Last week, the West Virginia Public Employees Insurance Agency (PEIA) Task Force held its first meeting to address the growing costs of health care coverage for public workers in West Virginia. The growing costs of health care for teachers and other public employees was a central reason why teachers went on strike for nine school days. As we pointed out earlier, teachers and other public employees have seen their PEIA costs grow by almost $1,000 over the last three years while their pay has been stagnant.
The state will need on average $50 million in additional funding every year to maintain current benefit levels, according to PEIA. This is largely because PEIA health care costs are expected to grow at an annual rate of 7.5 percent, with the prescription drug costs being the biggest driver of increases at 11.5 percent growth each year.
The PEIA Task Force members have been divided into three subcommittees – outreach, coverage and plan, and cost and revenue – and plan to issue a final report on policy recommendations by December 2018. The policy options the task force may consider could include privatization, new tax revenues, changes to the plan structure (e.g. premiums, tiers, co-pays, deductibles), health promotion programs, the share of premiums paid by employers versus employees (currently 80-20), and strategies for reducing prescription drug costs, to name just a few. Over the next 10 months, the PEIA Task Force will likely explore these policy option and many more to reform PEIA.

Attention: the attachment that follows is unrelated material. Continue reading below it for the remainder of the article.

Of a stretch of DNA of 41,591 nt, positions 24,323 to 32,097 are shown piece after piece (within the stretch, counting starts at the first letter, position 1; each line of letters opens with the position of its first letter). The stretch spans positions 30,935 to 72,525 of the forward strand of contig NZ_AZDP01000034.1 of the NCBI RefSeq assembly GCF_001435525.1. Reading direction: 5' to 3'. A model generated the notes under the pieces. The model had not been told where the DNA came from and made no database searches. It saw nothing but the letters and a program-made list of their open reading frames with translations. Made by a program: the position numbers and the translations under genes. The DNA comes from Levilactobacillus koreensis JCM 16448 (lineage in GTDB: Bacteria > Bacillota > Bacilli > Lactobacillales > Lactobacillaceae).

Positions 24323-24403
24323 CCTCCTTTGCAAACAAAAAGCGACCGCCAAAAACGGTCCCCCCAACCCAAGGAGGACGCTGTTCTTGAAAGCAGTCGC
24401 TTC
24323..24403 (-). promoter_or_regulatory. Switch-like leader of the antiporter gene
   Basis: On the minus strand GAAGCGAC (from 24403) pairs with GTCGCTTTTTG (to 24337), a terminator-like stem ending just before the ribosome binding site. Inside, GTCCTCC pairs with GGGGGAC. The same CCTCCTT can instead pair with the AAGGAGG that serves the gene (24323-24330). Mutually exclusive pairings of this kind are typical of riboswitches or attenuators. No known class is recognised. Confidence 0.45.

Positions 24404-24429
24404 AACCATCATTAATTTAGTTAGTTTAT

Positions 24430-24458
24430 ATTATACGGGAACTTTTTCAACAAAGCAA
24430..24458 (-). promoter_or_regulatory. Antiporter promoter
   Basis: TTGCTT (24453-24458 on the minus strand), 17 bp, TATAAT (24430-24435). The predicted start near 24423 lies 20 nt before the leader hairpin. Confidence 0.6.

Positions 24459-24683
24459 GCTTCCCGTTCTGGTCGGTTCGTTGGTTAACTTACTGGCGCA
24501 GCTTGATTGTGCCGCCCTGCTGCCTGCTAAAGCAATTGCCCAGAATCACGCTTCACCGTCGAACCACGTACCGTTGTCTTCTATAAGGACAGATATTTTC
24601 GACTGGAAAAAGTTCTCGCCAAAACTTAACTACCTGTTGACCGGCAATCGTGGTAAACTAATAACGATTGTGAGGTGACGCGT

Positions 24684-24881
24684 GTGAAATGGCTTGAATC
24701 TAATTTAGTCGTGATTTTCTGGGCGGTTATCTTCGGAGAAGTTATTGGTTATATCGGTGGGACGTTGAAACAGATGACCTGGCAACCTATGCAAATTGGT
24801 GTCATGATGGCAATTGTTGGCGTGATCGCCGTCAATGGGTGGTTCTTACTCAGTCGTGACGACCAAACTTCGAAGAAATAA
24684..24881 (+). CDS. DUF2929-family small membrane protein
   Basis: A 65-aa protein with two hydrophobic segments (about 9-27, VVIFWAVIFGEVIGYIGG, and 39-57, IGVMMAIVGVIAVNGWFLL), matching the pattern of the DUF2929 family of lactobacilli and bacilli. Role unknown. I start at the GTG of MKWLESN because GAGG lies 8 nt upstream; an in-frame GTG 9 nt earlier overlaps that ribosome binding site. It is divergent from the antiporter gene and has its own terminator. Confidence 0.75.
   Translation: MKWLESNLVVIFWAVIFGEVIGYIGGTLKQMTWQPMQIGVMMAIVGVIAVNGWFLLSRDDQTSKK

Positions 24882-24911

However, if health benefits for public employees are to be maintained or improved, it is clear that the legislature will have to raise an adequate amount of revenue to address the additional funding PEIA needs over the next few years. While there are many revenue options (see here), this post is going to look at two of them – raising the natural gas severance tax rate from 5 percent to 7.5 percent and restoring the corporate net income tax rate back to 9 percent from its current rate of 6.5 percent. The former, which has been endorsed by rank-in-file teacher and school service personnel, the Charleston Gazette, and several lawmakers (HB 4341 & SB 486)
Natural resource extraction and shared prosperity in West Virginia have never gone together. One reason for this is that the state and its people have never adequately benefited from the rich mineral deposits below their feet. One of the most efficient ways to do this is to raise the severance tax on natural resource extraction. While coal production has been declining rapidly, and most likely will continue to decline, shale natural gas extraction has more than quadrupled over the last five years, and will mostly likely continue to grow over the next few decades.